News Articles

Congress needs to act on RFRA ruling but not with amendment, panel told

WASHINGTON (BP)–Congress should act to offset a recent Supreme Court decision injurious to religious liberty but should not pursue a constitutional amendment yet, a House of Representatives panel was told July 14.
In testimony before the Constitution Subcommittee of the House Judiciary Committee, six of seven witnesses criticized the court’s June 25 opinion in City of Boerne v. Flores. In the ruling, the court struck down the Religious Freedom Restoration Act, which Congress passed nearly unanimously and President Clinton signed into law in 1993.
The decision “makes religious liberty an inferior right,” Prison Fellowship President Charles Colson said. “It’s only going to be enforceable if it can be coupled with some other constitutional right and therefore makes it the first hybrid liberty, which is preposterous to those of us in the religious community and should be preposterous to most Americans because freedom of conscience would be the first of the inalienable rights … .”
In its 6-3 decision, the court ruled RFRA is a matter for the federal courts and states to consider and not Congress. The court acknowledged Congress’ authority to legislate enforcement of a constitutional right to the free exercise of religion, yet it held Congress cannot make a substantive change to define what the right to free exercise means. The ruling also held RFRA violated the federal government’s separation of powers.
RFRA was a legislative response to the 1990 Employment Division v. Smith opinion, in which the Supreme Court ruled government no longer had to demonstrate a “compelling interest” before restricting religion. After the Smith decision and prior to RFRA’s enactment, critics of Smith said it had become easier for the government to limit religious expression. RFRA required a government body to show a policy serves a “compelling interest” and is the “least restrictive means” in fulfilling the government’s interest before limiting the free exercise of religion.
Colson and other supporters of RFRA recommended several remedies other than an amendment. Among potential congressional responses cited by the pro-RFRA witnesses were:
— a nonbinding, joint congressional resolution supporting protection for the free exercise of religion.
— legislation requiring state and local governments to meet the “compelling interest” test on religious exercise before receiving federal funds.
— a bill mandating the “compelling interest” test be applied to religious practice affecting interstate commerce.
— implementation of the International Covenant on Civil and Political Rights, which provides more protection for religion than the Smith decision does.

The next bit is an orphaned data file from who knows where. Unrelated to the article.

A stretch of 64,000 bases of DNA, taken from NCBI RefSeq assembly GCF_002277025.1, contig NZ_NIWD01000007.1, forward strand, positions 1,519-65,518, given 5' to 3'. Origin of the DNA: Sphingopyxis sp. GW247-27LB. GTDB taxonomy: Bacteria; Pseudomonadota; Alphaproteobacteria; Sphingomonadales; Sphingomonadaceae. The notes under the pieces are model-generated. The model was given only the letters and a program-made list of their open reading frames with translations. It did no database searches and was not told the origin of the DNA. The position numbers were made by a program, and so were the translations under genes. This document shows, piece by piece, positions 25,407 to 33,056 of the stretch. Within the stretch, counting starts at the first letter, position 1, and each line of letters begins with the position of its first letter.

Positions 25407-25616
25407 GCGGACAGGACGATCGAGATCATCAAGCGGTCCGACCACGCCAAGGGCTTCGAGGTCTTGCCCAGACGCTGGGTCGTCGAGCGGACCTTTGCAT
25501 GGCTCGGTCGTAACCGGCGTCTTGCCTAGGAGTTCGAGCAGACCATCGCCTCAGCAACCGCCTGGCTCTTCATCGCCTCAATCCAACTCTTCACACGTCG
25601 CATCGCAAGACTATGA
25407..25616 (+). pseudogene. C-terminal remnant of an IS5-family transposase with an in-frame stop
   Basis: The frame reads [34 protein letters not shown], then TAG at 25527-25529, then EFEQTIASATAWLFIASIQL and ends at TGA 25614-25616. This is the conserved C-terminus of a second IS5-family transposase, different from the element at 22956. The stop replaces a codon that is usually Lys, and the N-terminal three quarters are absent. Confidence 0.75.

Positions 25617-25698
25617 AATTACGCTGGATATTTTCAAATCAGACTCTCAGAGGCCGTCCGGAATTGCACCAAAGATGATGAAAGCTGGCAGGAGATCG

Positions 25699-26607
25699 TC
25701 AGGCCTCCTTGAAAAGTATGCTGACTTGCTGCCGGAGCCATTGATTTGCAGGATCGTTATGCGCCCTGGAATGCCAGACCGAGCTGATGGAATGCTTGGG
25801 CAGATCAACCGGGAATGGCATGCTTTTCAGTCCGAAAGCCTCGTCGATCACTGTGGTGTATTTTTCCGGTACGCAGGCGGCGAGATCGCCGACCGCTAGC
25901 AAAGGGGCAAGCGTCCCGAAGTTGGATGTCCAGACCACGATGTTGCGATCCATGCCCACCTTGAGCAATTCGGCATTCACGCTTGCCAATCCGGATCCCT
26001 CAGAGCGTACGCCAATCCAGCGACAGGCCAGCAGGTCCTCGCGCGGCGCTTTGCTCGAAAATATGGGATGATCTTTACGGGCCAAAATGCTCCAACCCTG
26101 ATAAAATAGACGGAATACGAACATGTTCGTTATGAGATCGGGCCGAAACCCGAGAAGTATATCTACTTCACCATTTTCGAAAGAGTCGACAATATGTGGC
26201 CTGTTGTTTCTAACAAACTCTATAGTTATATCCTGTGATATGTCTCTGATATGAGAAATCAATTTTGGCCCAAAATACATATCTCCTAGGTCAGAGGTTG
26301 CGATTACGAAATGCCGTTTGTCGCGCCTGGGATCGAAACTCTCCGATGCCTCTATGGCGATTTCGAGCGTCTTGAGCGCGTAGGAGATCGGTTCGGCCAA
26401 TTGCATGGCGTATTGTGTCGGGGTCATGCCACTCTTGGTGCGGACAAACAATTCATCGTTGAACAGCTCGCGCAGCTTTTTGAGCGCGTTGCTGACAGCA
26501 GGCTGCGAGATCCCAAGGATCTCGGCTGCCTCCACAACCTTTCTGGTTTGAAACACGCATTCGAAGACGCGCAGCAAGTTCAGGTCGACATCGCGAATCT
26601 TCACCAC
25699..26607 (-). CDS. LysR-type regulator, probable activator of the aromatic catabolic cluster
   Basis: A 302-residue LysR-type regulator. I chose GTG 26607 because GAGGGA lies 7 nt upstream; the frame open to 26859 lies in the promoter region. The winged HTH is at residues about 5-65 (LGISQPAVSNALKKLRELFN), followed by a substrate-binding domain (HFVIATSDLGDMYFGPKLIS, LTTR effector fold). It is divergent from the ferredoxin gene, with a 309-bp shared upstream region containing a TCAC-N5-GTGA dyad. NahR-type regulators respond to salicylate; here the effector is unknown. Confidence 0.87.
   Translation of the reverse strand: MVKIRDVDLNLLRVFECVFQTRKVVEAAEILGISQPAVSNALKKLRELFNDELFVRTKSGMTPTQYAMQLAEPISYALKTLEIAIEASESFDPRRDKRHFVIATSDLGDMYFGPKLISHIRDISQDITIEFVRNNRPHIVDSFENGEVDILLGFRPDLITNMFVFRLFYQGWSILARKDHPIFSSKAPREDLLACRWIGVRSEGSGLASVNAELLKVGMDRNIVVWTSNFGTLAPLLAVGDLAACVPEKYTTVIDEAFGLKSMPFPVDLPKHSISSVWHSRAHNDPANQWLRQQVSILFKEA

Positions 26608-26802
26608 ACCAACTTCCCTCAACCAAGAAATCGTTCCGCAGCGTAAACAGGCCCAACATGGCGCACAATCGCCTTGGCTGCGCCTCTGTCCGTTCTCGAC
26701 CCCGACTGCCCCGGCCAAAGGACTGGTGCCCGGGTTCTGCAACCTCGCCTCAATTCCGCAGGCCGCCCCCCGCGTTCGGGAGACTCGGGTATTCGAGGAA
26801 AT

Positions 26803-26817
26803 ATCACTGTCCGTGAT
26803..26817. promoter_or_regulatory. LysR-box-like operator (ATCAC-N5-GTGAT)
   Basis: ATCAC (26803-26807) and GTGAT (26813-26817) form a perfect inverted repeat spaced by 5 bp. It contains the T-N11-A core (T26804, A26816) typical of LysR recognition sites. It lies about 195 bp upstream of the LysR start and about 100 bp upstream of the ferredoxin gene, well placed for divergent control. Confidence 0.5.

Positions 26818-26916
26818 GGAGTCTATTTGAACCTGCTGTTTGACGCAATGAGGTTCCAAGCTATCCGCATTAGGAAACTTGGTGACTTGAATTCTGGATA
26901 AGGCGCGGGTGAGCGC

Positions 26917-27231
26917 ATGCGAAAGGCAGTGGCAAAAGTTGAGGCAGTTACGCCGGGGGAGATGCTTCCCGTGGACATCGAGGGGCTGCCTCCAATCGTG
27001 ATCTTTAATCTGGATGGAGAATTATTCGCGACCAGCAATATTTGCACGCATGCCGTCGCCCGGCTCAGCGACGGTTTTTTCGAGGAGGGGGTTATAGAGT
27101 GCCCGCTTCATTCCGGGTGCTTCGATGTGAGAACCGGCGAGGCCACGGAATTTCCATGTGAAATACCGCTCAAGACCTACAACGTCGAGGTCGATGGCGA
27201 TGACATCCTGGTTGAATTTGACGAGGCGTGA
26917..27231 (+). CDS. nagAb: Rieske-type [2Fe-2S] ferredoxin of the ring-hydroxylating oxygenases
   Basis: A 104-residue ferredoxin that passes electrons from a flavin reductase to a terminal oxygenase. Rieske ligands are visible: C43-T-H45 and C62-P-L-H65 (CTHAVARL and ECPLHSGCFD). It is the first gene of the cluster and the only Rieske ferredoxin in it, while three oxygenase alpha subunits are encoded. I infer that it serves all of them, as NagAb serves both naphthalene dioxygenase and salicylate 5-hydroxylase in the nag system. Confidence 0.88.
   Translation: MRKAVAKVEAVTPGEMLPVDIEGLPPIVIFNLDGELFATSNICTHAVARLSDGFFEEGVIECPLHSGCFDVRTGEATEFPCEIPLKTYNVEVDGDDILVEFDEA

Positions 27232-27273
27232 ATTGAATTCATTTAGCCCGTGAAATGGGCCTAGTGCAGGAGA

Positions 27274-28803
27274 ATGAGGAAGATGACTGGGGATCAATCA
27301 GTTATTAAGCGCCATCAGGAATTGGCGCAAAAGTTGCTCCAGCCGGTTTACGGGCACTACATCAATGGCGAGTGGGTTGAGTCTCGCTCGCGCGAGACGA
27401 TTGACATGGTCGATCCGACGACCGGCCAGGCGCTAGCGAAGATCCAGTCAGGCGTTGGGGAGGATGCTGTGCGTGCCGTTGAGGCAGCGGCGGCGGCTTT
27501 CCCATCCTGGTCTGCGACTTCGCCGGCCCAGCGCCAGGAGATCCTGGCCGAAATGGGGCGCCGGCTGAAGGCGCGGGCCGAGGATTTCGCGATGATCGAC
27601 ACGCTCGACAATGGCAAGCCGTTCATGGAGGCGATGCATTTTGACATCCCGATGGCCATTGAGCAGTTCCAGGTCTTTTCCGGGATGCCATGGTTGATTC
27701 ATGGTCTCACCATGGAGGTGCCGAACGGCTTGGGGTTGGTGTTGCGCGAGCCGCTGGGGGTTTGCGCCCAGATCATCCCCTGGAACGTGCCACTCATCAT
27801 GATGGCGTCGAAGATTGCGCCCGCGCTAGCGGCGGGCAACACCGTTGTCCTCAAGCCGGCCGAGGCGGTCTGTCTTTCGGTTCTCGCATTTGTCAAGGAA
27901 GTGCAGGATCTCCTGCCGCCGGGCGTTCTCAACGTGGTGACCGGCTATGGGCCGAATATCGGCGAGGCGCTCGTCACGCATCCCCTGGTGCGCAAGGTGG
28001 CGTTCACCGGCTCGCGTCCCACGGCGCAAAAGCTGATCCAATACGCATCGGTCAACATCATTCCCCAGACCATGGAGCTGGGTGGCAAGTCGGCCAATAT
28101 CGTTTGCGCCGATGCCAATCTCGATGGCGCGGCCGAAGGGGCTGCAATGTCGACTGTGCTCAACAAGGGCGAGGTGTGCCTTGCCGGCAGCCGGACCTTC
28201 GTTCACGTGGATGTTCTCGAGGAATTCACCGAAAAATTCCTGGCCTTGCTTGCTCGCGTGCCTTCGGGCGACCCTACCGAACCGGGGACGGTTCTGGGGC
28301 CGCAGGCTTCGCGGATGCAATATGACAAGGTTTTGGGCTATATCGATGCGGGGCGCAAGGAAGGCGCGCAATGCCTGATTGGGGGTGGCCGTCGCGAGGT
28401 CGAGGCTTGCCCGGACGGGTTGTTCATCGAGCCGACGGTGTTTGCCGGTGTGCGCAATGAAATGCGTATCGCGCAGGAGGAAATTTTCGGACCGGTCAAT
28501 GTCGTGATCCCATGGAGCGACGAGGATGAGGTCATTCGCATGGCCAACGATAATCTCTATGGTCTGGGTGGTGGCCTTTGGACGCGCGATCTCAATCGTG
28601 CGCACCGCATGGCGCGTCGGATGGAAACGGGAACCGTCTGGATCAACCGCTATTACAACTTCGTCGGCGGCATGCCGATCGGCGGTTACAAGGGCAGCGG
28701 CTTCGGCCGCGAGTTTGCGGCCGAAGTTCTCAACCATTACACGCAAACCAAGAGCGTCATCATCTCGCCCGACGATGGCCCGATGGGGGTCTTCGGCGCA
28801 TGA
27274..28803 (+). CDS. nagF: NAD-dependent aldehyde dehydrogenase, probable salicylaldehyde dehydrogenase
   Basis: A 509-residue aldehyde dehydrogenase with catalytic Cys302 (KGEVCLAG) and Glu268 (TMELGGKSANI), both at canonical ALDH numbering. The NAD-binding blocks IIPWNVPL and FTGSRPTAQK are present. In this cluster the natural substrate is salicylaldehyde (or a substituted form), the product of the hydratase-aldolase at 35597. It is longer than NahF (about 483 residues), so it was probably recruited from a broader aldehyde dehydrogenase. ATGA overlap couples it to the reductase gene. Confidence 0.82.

Seeking a constitutional amendment now would be an admission by Congress the court was correct in its separation of powers ruling, might cause a greater problem than the one that already exists, and is a long and difficult process, some witnesses said.
“A constitutional amendment, though an important last resort, is not a sprint. It is a marathon,” said Oliver Thomas, special counsel for the National Council of Churches and chairman of the Coalition for the Free Exercise of Religion. The coalition is the widely diverse, 68-member group that worked for RFRA’s passage.
The subcommittee chairman, Rep. Charles Canady, R.-Fla., agreed it would be “ill advised” to seek a constitutional amendment now.
The Southern Baptist Ethics and Religious Liberty Commission is working as part of the RFRA coalition to find ways to protect religious liberty after the court’s decision. There is disagreement within the coalition as to the proper approach. An ERLC spokesman said a constitutional amendment may be the only remedy.
“Personally, I do not feel that a compelling argument has been made that there is any practical solution to the problem other than a constitutional amendment,” said Will Dodson, the ERLC’s director of government relations, after observing the hearing. “I can appreciate those who want to be very deliberate in their approach to the problem, but the alternatives being suggested all have a considerable down side.
“To be honest, it must be recognized that a constitutional amendment is very problematic as well. Over time, I believe more and more people will become of the opinion that a constitutional amendment is the most effective and the most practical solution.”
Canady and some witnesses said the court’s opinion apparently leaves RFRA as valid in relation to the federal government. The Clinton administration has instructed federal agencies to act as if RFRA is still the law, said Marc Stern, director of the American Jewish Congress’ legal department.
Rep. Robert Goodlatte, R.-Va., asked about reining in the Supreme Court, but Colson and Mark Chopko, general counsel of the U.S. Catholic Conference, said they would like Congress to deal with religious liberty before seeking to restrain the court.
The “overriding problem” is the court’s “willingness to ignore the will of the people as expressed in our written Constitution,” Dodson said. “No solution, including a constitutional amendment, is effective unless you have a federal judiciary which is self-disciplined enough to follow what the law is as opposed to what they think it ought to be.”
Other pro-RFRA witnesses were Doug Laycock, University of Texas law professor who argued the Boerne case before the high court, and Thomas Berg, associate professor at the Cumberland School of Law at Samford University in Alabama. The lone witness who agreed with the court’s ruling was Jeffrey Sutton, solicitor for the state of Ohio.